A Comparative Study of Nigeria, Sri Lanka and Uganda
Security sector reform (SSR) has moved rapidly up the international aid agenda during the past decade. HMG has played a leading role in developing the SSR policy agenda and currently has SSR assistance programmes in a number of countries in Africa, Asia, Latin America and the Caribbean, and the Middle East.
There is increasing recognition that SSR is a fundamentally political activity. Although defence is often the entry point for external assistance, SSR requires a broad developmental approach. Hence it is hoped that this Policy Briefing will be of interest to the three British international departments, and indeed other donors grappling with the need for a whole-ofgovernment approach.
This comparative study of the politics of security decision-making focused on three countries where HMG currently supports SSR: Nigeria, Sri Lanka and Uganda. The aim of the study was firstly, to enhance understanding about the factors which influence security decision-making processes, and secondly, to explore ways of incorporating this knowledge more effectively into HMG’s SSR and broader conflict prevention and development programming.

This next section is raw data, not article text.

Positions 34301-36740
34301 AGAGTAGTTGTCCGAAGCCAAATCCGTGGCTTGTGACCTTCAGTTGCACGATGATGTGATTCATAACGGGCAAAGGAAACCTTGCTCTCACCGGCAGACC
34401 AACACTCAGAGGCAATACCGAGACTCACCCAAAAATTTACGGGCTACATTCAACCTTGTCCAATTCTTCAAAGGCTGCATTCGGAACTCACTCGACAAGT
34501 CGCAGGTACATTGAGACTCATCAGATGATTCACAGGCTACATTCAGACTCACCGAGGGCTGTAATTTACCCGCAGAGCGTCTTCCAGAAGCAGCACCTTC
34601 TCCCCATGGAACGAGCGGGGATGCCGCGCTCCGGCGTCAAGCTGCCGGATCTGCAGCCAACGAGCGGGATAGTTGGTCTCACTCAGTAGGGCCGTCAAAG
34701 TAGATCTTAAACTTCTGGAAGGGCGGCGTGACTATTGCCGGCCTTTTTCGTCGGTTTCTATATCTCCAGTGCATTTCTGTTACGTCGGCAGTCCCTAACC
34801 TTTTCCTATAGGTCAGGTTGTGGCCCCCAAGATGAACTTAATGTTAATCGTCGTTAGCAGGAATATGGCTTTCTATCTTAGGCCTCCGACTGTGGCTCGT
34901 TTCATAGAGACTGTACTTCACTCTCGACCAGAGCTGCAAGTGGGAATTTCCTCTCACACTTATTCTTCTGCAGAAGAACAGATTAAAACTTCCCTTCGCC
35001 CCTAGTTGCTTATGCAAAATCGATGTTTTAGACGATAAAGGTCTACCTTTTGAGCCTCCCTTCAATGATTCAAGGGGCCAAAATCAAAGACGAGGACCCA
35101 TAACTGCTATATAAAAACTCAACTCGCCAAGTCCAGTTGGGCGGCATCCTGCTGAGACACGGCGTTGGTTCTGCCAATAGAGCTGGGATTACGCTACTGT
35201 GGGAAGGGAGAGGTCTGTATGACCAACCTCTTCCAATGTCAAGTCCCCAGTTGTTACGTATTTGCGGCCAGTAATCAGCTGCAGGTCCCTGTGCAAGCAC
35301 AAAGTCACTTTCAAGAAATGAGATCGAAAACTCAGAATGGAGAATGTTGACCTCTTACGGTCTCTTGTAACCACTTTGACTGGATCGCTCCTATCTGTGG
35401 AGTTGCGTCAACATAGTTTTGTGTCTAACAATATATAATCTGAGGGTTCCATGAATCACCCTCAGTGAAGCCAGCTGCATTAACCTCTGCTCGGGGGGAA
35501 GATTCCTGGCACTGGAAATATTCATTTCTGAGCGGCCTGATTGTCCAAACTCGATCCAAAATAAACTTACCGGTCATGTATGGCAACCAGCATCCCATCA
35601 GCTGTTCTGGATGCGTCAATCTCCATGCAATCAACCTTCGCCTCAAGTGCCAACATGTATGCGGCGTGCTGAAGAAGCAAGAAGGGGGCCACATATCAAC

For the detailed analysis which underpins this Policy Briefing, see the full reports listed below:
SSR Policy Briefing for HMG
CSDG Papers, Number 11, June 2008
Synthesis of Findings and Implications for UK SSR Policy
CSDG Papers, Number 12, June 2008
Review of Methodology and Lessons for Future Research
Sunil Bastian and Dylan Hendrickson
CSDG Papers, Number 13, June 2008
Nigeria Country Study
Okechukwu Ibeanu and Abubakar Momoh
CSDG Papers, Number 14, June 2008
Sri Lanka Country Study
Jayadeva Uyangoda and Sunil Bastian
CSDG Papers, Number 15, June 2008
Uganda Country Study
Sabiiti Mutengesa and Dylan Hendrickson
CSDG Papers, Number 16, June 2008
This Policy Briefing was published by the Conflict, Security & Development Group, King’s College London www.securityanddevelopment.org
Enquiries concerning reproduction or dissemination of this report should be addressed to Dylan Hendrickson email@example.com.
On the 1 July 2008, the findings of this study were presented at Kings College London.
The speakers were:
- Prof. Eboe Hutchful (Chair), African Security Dialogue and Research, Ghana
- Sunil Bastian, International Centre for Ethnic Studies, Sri Lanka
- Dylan Hendrickson, CSDG
- Dr. Abubakar Momoh, Lagos State University, Nigeria
- Sabiiti Mutengesa, CSDG
- Mark White, SSR Adviser, DFID
Following the presentation, the floor was open to a number of questions both from the NGO and governmental sectors.